■ THE GUIDING force behind the project is singer Shirelle Dashevsky, a soprano with an impressive vocal range. She happens to know a large number of singers and musicians who want to be part of this musical voyage of discovery and who are happy to perform the works as they come to light. Last week Dashevsky was joined at the Khan Theater in Jerusalem by singer Noah Reshef, string instrumentalists Ekatarina and Andrei Shapelnikov and pianists Zina Goldin and Inerssa Shpak, who performed 15 of the “lost” works that have been rediscovered. The performance was accompanied by an interesting video presentation created by David Ben-Gershon, who managed to find portraits of some of these forgotten composers. It’s the kind of program that requires narration – firstly to introduce each composer and secondly to explain the work – which was admirably done by Yoel Landshut.
■ FLEXIBILITY IS the name of the game, especially when you’re a grandparent with a large clan of children, grandchildren and great-grandchildren. That’s the way it works with well-known Melbourne couple Nossen and Nechama Werdiger, who frequently travel between Australia, Israel and the United States where they have close family members. They make a point of hosting sheva brachot for each of their married grandchildren, and the most recent celebration at the Terasa Restaurant in the capital’s Begin Heritage Center last Saturday night was for Benyomin and Sari Goldschmidt, who were married at the conclusion of Hanukka.
The Werdigers have so far married off 18 of their 28 grandchildren, so there are still a lot of celebrations to go. For Nossen Werdiger, a Holocaust survivor with an Auschwitz number on his arm, there is no sweeter revenge against the Nazis than looking at his ever-growing family, which comprises many streams of observant Judaism and yet all get along because, after all, blood is thicker than water.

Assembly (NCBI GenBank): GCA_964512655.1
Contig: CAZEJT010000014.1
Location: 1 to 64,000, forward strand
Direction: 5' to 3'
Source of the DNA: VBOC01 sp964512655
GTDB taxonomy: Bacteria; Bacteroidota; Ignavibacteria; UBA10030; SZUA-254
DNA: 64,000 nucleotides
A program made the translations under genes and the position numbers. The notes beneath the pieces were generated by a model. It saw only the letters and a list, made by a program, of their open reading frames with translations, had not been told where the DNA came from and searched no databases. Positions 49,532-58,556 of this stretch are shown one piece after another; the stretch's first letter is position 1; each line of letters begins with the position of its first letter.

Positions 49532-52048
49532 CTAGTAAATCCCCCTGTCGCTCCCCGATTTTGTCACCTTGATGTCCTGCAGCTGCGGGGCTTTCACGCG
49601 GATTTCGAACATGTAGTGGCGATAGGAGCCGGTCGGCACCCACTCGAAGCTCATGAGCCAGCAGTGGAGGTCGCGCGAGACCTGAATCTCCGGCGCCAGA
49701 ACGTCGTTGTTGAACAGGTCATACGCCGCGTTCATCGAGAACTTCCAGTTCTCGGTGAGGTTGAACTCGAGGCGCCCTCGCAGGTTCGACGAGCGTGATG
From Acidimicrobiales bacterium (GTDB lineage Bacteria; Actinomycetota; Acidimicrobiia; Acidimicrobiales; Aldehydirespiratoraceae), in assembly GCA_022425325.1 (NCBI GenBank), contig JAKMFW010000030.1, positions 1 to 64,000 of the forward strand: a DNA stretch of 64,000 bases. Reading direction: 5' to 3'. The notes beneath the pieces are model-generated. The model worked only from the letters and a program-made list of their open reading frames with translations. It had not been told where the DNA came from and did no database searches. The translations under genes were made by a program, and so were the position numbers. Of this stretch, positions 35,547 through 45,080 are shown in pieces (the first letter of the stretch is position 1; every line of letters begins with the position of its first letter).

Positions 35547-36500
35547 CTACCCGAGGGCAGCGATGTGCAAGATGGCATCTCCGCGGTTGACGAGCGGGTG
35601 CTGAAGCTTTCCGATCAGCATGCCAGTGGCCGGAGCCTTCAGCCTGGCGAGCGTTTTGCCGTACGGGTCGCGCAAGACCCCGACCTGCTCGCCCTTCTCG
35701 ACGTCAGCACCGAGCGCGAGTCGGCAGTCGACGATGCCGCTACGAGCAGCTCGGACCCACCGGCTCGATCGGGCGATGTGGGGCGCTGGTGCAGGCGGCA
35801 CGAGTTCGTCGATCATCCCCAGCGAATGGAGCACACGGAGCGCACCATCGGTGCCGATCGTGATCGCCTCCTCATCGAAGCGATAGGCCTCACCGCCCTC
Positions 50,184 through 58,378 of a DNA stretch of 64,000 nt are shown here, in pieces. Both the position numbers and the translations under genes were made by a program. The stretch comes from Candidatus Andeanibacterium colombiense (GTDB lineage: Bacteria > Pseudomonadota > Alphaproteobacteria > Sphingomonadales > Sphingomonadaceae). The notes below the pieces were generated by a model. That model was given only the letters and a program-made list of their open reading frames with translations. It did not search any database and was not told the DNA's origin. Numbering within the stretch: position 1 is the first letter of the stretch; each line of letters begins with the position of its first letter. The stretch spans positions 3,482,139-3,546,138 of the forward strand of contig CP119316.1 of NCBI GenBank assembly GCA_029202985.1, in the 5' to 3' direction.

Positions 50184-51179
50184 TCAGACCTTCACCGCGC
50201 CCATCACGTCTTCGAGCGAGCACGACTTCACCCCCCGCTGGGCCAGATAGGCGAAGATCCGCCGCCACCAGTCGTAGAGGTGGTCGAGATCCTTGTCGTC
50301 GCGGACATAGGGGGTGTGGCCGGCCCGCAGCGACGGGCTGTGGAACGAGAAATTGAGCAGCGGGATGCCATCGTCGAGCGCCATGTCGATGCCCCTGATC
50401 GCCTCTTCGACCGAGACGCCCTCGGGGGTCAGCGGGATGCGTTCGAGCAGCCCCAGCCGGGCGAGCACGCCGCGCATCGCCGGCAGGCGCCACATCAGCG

The sheva brachot the Werdigers host in Israel are a great opportunity for reunions between relatives and friends who live in the country as well as those who are visiting from Australia. The keynote speaker on this occasion was retired diplomat and acclaimed author and orator Yehuda Avner, who served inter alia as Israel’s ambassador to Australia and first met the Werdigers when Isi and Naomi Leibler, who now live in Jerusalem, took him with them to a Friday night dinner because his wife Mimi had not yet arrived in Australia. The Avners and the Werdigers have remained close friends ever since.
In reference to Nossen Werdiger’s ability to build a new life for himself after the Holocaust, Avner told the story of how, during a recent walk through the capital’s Jaffa Road, he had seen an elderly man and a young man, whom he presumed to be grandfather and grandson, talking to each other animatedly. Suddenly the elderly man rolled up his sleeve to show the young man the number on his arm. The young man in turn reached inside his shirt, withdrew his army dog tags, and showed the elderly man his identification number. Reflecting on the symbolism of the sharp contrast between the two, Avner almost gave in to emotion.
Master of ceremonies David Werdiger, one of the Werdiger sons, said that in gematria the number of Werdiger grandchildren, 28, is “koach,” which means strength. Coincidentally, the numbers on his fathers arm also add up to 28.